The Giving Tree, a problem-plagued Tucson charity for the homeless, is shutting down.
The 14-year-old nonprofit tried to rebuild after a 2009 Arizona Daily Star investigation found that it served expired and potentially unsafe food to needy kids, charged clients hundreds of dollars a month to live in overcrowded rental homes and at least twice made a public display of giving kids gifts at holiday parties, only to take them back later.
The revelations led to the loss of most of The Giving Tree's financial support and preceded the retirement and departure of longtime director Libby Wright.
A new board tried to start over, but in its revamped form the charity lost so much money that two of its homes are headed for foreclosure. The charity has also been sued for nonpayment of rent at one of its thrift stores and the staff was locked out of its headquarters last week.
The three-member board voted to cease operating the charity this month after unsuccessfully trying to get another nonprofit organization to take it over, said Rodney Williams, the nonprofit's volunteer director. The Giving Tree served its last outdoor meal to about 40 people last Sunday.
"We haven't been able to pay anyone. That's why we're closing," Williams said in an interview last week. "This place is a nightmare that doesn't end."
"It was an acceptance of circumstances," board chairman Joel Lohr said. "We tried very, very hard."
A planned interview with the Arizona Daily Star had to be moved early Tuesday morning after The Giving Tree was locked out of its main office on North Swan Road for not paying rent.
The Giving Tree once housed up to 120 people at a time in numerous houses and was known for serving regular outdoor weekend and holiday meals to those in need on a dirt lot near East 22nd Street between South Columbus Boulevard and South Swan Road.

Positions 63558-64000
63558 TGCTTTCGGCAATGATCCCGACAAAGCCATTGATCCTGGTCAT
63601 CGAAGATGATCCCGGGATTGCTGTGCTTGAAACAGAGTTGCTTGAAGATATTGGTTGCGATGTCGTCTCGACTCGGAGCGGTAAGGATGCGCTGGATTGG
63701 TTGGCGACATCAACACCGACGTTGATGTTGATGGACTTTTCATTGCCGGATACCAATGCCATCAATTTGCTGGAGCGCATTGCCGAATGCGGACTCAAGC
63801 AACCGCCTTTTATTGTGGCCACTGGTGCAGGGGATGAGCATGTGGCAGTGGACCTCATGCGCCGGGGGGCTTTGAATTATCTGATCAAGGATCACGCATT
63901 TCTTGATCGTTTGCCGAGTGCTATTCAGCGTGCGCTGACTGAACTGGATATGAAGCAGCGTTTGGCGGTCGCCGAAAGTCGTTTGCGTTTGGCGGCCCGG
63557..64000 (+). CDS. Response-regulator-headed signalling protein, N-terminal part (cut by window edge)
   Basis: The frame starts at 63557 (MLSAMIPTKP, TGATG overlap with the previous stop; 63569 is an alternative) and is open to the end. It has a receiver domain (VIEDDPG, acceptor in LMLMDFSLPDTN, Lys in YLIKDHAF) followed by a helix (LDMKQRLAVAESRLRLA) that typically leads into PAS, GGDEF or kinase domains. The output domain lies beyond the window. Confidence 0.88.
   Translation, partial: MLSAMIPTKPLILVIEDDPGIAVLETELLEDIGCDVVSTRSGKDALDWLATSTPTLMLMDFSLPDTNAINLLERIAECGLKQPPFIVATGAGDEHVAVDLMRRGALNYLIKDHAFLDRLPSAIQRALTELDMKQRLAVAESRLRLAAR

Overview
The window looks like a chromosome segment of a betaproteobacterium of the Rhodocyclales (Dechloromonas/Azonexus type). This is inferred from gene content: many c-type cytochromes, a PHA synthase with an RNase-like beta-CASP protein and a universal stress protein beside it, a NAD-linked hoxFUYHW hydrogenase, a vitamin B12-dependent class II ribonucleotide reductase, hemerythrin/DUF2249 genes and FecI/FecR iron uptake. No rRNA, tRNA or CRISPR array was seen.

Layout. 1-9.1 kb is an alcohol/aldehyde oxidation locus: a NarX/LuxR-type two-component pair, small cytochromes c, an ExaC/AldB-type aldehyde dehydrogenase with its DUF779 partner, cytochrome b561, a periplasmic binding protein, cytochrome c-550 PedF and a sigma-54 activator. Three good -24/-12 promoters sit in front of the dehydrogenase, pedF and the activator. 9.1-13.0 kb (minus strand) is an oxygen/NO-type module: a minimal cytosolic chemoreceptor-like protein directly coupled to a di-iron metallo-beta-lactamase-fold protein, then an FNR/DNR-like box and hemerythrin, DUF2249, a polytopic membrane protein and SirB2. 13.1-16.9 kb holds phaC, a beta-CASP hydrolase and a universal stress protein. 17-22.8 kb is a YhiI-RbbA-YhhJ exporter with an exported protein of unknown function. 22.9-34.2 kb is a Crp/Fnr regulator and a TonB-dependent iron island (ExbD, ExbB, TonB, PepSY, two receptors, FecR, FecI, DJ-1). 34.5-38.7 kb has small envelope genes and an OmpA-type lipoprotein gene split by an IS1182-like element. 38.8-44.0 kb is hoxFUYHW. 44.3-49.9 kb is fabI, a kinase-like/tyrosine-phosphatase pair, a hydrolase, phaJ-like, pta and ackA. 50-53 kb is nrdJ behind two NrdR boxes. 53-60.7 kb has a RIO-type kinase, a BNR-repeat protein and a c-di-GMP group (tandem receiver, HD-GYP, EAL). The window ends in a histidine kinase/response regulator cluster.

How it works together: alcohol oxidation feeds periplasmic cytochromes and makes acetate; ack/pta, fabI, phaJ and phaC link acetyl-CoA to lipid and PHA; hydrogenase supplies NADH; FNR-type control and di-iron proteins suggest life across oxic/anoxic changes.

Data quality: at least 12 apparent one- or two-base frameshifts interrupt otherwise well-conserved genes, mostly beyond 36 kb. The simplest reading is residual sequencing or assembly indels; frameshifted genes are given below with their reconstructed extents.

The charity now houses just four people and is working to help them find other places to live, said Williams, who took over leadership of The Giving Tree in February 2011 after Wright announced her retirement.
Wright is still in Tucson, and Williams says she has resumed charity work. She would not comment when reached by phone.
Two of the charity's transitional-housing homes are headed to foreclosure, and a loan compliance officer from mortgage holder Vantage West filed a police report earlier this year alleging possible fraud. The report says Carlo Giovingo, Wright's husband, denies that a signature in his name on loan paperwork for one of the homes is his.
In an interview, Giovingo reiterated that he has nothing to do with either of the Vantage West homes, and said he does not agree with Williams' account of the charity's demise.
"He has done everything he can to take the organization apart," he said. "I'm sure he's blaming the former director for everything. She's the scapegoat for everyone."
Adding to the charity's financial problems, the landlord renting the space for The Giving Tree's thrift store, 4545 E. Speedway, filed a lawsuit in December seeking $170,000 in unpaid rent and damages, court documents show. The landlord of the organization's other thrift store forgave unpaid back rent as a way of getting the charity to leave, Williams said.
The charity owes another $1,400 in unemployment pay to the state, Williams said, citing a state audit from the Department of Economic Security.